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that men observe when things hit, and not when they miss; and commit to memory the one, and forget and pass over the other. But touching divination, and the misgiving of minds, we shall speak more when we handle in general the nature of minds, and souls, and spirits.
989. We have given formerly some rules of imagination; and touching the fortifying of the same. We have set down also some few instances and directions, of the force of imagination upon beasts, &c. upon plants, and upon inanimate bodies: wherein you must still observe, that your trials be upon subtle and light motions, and not the contrary; for you will sooner by imagination bind a bird from singing than from eating or flying: and I leave it to every man to choose experiments which himself thinketh most commodious; giving now but a few examples of every of the three kinds.
990. Use some imaginant, observing the rules formerly prescribed, for binding of a bird from singing; and the like of a dog from barking. Try also the imagination of some, whom you shall accommodate with things to fortify it, in cock-fights, to make one cock more hardy, and the other more cowardly. It would be tried also in flying of hawks, or in coursing of a deer, or hare, with grey-hounds: or in horse races; and the like comparative motions: for you may sooner by imagination quicken or slack a motion, than raise or cease it; as it is easier to make a dog go slower, than to make him stand still, that he may not run.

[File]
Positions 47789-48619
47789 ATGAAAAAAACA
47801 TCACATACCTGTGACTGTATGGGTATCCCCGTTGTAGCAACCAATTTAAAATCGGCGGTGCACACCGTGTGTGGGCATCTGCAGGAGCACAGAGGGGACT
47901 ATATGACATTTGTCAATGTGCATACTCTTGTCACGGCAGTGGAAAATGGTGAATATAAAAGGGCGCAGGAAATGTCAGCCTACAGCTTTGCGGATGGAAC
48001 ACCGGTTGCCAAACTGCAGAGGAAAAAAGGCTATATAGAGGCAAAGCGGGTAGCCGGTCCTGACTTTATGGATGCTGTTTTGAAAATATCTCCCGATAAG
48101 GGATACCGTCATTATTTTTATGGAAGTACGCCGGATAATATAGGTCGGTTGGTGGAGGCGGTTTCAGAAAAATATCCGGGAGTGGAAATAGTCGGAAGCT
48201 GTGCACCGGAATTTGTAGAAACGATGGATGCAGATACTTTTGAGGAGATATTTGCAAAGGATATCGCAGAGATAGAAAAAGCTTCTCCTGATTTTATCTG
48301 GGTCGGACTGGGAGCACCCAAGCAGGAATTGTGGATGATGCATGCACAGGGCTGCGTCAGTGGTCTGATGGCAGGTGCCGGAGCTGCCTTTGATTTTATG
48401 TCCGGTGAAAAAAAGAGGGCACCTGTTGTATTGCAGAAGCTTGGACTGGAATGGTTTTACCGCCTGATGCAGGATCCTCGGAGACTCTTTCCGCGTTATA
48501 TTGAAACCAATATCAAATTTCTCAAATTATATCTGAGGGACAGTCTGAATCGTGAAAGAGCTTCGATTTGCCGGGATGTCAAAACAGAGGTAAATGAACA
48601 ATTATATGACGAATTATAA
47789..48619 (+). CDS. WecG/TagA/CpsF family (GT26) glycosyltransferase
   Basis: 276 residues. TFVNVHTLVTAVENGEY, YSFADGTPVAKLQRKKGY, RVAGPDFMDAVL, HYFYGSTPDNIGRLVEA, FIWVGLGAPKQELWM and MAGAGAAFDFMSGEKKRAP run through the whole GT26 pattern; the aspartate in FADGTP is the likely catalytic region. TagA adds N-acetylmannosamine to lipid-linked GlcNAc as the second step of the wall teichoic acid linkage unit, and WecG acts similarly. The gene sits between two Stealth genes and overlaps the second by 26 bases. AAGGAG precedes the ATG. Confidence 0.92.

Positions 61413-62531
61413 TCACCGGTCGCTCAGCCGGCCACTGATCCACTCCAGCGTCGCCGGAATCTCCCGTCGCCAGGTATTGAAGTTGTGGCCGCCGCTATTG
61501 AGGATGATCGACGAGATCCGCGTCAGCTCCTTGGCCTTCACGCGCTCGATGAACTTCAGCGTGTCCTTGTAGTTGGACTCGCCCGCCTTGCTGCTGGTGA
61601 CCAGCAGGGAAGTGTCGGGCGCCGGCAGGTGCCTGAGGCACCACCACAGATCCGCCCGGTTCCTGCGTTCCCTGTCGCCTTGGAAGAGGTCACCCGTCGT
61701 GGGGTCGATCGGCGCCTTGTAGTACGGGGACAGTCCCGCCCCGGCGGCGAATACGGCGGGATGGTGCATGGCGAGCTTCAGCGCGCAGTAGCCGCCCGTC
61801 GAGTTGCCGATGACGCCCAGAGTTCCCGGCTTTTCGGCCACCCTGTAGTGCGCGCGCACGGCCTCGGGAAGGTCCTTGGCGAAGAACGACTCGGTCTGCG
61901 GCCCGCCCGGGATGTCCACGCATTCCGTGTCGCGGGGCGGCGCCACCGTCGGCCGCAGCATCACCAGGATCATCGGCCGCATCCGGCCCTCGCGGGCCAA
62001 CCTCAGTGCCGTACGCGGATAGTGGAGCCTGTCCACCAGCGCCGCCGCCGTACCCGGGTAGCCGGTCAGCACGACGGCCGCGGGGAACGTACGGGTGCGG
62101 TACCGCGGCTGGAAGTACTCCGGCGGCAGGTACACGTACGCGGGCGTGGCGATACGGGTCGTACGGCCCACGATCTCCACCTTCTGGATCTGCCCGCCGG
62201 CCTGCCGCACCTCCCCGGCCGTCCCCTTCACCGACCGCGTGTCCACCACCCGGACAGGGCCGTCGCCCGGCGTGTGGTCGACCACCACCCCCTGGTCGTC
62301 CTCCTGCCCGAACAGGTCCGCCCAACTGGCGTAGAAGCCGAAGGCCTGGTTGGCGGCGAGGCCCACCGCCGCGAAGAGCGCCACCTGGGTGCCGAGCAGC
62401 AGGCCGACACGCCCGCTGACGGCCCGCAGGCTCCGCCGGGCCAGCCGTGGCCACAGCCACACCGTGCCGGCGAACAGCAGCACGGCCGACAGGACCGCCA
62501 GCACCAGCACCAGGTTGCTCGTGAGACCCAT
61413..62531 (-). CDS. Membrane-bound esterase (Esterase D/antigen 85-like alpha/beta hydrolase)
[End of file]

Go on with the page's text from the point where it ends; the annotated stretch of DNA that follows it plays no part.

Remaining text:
991. In plants also you may try the force of imagination upon the lighter sort of motions: as upon the sudden fading, or lively coming up of herbs; or upon their bending one way or other; or upon their closing and opening, &c.
992. For inanimate things, you may try the force of imagination, upon staying the working of beer when the barm is put in; or upon the coming of butter or cheese, after the churning, or the rennet be put in.
993. It is an ancient tradition every where alleged, for example of secret proprieties and influxes, that the torpedo marina, if it be touched with a long stick, doth stupify the hand of him that toucheth it. 11 is one degree of working at a distance, to work by the continuance of a fit medium; as sound will be conveyed to the ear by striking upon a bowstring, if the horn of the bow be held to the ear.
994. The writers of natural magic do attribute much to the virtues that come from the parts, of living creatures; so as they be taken from them, the creatures remaining still alive: as if the creatures still living did infuse some immateriate virtue and vigour into the part severed. So much may be true; that any part taken from a living creature newly slain, may be of greater force than if it were taken from the like creature dying of itself, because it is fuller of spirit.